Glen Coe is best known for an event that took place here at 5am on the morning of 13 February 1692. For the previous two hundred years the Glen Coe MacDonalds had been regarded as cattle-thieves, especially by the Campbells, whose more fertile lands lay to the south east. As early as 1501 MacDonalds captured a Campbell castle on an island in Loch Awe. Many raids followed over the following 150 years, including one in which 30 MacDonalds were caught and hanged in Glen Lyon. In 1646 a MacDonald raid into Glen Lyon led to the deaths of 36 Campbells and Menzies after a wedding. 1685 saw the Atholl Raid, in which Glen Coe MacDonalds laid waste to large parts of Glen Lyon. And in 1689 they burned down Achallader Castle, near Bridge of Orchy, in another skirmish with the Campbells. But it was a wider conflict that eventually led to the MacDonalds' downfall. In August 1691 King William III/II offered to pardon all the Highland clans who had taken up arms against him in the 1689 Jacobite uprising. These included the Glen Coe MacDonalds. The pardon was conditional on their taking an oath of allegiance to him by 1 January 1692. Clan Chief Alastair MacDonald arrived at Inverlochy (now Fort William) on 31 December 1691, only to find he should have gone instead to Inveraray to take his oath. He eventually got there five days late. As a result, the Glen Coe MacDonalds did not appear on the list of clans who had taken the oath by the deadline. Still worse for the MacDonalds, the Secretary of State for Scotland, Sir John Dalrymple, 1st Earl of Stair, wanted to set an example by punishing one of the clans who failed to take the oath. Although some had made no effort at all to take it, the Glen Coe MacDonalds were selected to set this example because they were unpopular, they had no stronghold, and they lived in a valley whose exits could easily be blocked. Over the following month, troop numbers at Inverlochy were increased. On 1 February, two companies, perhaps 130 men, were moved south from Inverlochy and billeted with the MacDonalds in Glen Coe. There were up to 500 MacDonalds, scattered over the lower reaches of Glen Coe. The start of the massacre was signalled by a fire lit on what is now called Signal Rock at 5am. It was dark, it was snowing, and reinforcements intended to block escape routes from the glen failed to turn up. The massacre was ineptly carried out. Some 38 MacDonalds were killed by the troops, but the sound of the initial gunfire provide ample warning to most, who escaped into the winter mountains. An unknown number subsequently died from exposure. Glen Coe's infamy is not really because of the deaths involved. The number of victims was not much greater than killed by the MacDonalds in the less well known 1646 raid on Glen Lyon. What offended Highlanders most about Glen Coe was the abuse of the hospitality offered by the MacDonalds to the government troops.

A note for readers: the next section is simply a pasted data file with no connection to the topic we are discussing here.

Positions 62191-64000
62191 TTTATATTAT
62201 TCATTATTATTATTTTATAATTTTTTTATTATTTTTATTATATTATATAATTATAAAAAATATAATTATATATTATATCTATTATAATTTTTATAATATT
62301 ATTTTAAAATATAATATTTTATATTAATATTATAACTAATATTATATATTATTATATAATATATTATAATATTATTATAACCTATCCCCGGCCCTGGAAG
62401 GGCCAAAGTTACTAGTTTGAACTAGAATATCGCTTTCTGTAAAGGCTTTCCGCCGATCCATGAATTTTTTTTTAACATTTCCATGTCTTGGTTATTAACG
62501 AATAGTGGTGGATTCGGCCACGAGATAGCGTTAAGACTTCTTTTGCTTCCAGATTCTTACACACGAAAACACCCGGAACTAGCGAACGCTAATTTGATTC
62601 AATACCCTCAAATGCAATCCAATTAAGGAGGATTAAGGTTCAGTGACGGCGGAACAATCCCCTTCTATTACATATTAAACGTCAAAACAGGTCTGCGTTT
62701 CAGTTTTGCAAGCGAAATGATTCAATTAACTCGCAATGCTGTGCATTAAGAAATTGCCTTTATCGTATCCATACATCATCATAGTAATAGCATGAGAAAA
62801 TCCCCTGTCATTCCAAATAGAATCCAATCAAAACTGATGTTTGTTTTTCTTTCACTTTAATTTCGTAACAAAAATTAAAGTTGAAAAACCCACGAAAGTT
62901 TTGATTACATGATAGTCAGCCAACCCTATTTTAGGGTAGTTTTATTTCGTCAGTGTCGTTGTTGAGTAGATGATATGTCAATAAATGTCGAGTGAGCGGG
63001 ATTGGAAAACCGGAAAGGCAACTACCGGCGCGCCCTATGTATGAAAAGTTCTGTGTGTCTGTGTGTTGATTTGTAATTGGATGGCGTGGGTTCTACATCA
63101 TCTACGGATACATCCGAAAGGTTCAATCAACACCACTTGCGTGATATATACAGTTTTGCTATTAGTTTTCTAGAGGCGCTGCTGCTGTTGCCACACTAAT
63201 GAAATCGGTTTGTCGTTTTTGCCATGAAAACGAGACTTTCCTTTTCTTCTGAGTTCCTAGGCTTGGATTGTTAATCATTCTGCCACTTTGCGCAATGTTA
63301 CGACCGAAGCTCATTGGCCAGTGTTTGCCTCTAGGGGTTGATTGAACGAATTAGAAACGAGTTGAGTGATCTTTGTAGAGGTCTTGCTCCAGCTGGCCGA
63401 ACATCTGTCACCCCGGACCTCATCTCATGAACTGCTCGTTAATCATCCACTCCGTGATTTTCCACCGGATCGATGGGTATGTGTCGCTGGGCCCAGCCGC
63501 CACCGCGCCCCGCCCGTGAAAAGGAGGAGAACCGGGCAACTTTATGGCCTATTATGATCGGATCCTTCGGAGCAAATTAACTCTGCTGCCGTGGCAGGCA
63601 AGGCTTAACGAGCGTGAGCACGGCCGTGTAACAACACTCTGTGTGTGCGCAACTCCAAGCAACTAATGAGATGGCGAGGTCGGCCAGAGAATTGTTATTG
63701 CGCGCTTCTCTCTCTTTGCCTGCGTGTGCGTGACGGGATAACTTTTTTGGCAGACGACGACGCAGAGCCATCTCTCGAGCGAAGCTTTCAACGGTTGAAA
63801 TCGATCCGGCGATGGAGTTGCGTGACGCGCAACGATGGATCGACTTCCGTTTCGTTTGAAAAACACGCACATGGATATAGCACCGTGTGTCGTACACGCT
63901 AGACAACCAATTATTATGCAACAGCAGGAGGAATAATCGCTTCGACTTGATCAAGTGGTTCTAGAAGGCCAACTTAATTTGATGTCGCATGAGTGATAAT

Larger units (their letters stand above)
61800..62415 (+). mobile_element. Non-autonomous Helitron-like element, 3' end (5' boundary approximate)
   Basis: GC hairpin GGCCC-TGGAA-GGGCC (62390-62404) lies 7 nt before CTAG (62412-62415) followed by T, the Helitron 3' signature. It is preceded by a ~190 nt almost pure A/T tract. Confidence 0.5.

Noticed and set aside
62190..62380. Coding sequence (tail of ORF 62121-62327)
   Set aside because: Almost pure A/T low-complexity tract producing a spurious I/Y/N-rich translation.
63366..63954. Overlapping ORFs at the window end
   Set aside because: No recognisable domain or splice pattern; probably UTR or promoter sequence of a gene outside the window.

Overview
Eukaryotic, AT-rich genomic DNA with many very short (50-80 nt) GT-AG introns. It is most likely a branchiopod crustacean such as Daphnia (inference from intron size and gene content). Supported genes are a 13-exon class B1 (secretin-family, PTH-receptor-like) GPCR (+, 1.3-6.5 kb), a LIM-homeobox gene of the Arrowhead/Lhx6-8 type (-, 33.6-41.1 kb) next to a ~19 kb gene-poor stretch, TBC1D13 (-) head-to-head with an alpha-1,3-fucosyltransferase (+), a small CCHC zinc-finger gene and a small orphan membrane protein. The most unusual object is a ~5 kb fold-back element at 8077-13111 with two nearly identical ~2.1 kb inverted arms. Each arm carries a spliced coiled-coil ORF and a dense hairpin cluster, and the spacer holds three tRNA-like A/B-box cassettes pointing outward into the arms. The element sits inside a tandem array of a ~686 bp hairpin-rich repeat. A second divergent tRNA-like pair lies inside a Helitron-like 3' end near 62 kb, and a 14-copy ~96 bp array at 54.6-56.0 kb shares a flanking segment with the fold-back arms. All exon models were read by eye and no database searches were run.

The light was beginning to fade early afternoon and we had a journey to Skye to complete so we headed North whilst the sunlight held. The drive north of Fort William was a delight with loch after loch passing by in the sunset! To say this region is a natural wonder would not do it justice. We arrived at Eileen Donan castle at about 3.30 and noticed someone had left the bridge gate open. Given the castle was not open to tourists during winter it allowed us the opportunity to explore the castle grounds in private. We walked the grounds and admired the picture postcard views of the castle with the loch and mountains providing a stunning backdrop. That done we powered on to Skye and after crossing the bridge we were in Broadford within the half-hour. The town was small and quiet so we checked in dropped off our stuff and went for a quick drive to find somewhere for dinner. A lot of services here are geared for tourists and so winter season meant many services were closed till April. Our best bet was the local pubs, and so it proved as we had a hearty meal and local ale to introduce us to the Island.
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Fort William
photo by: genetravelling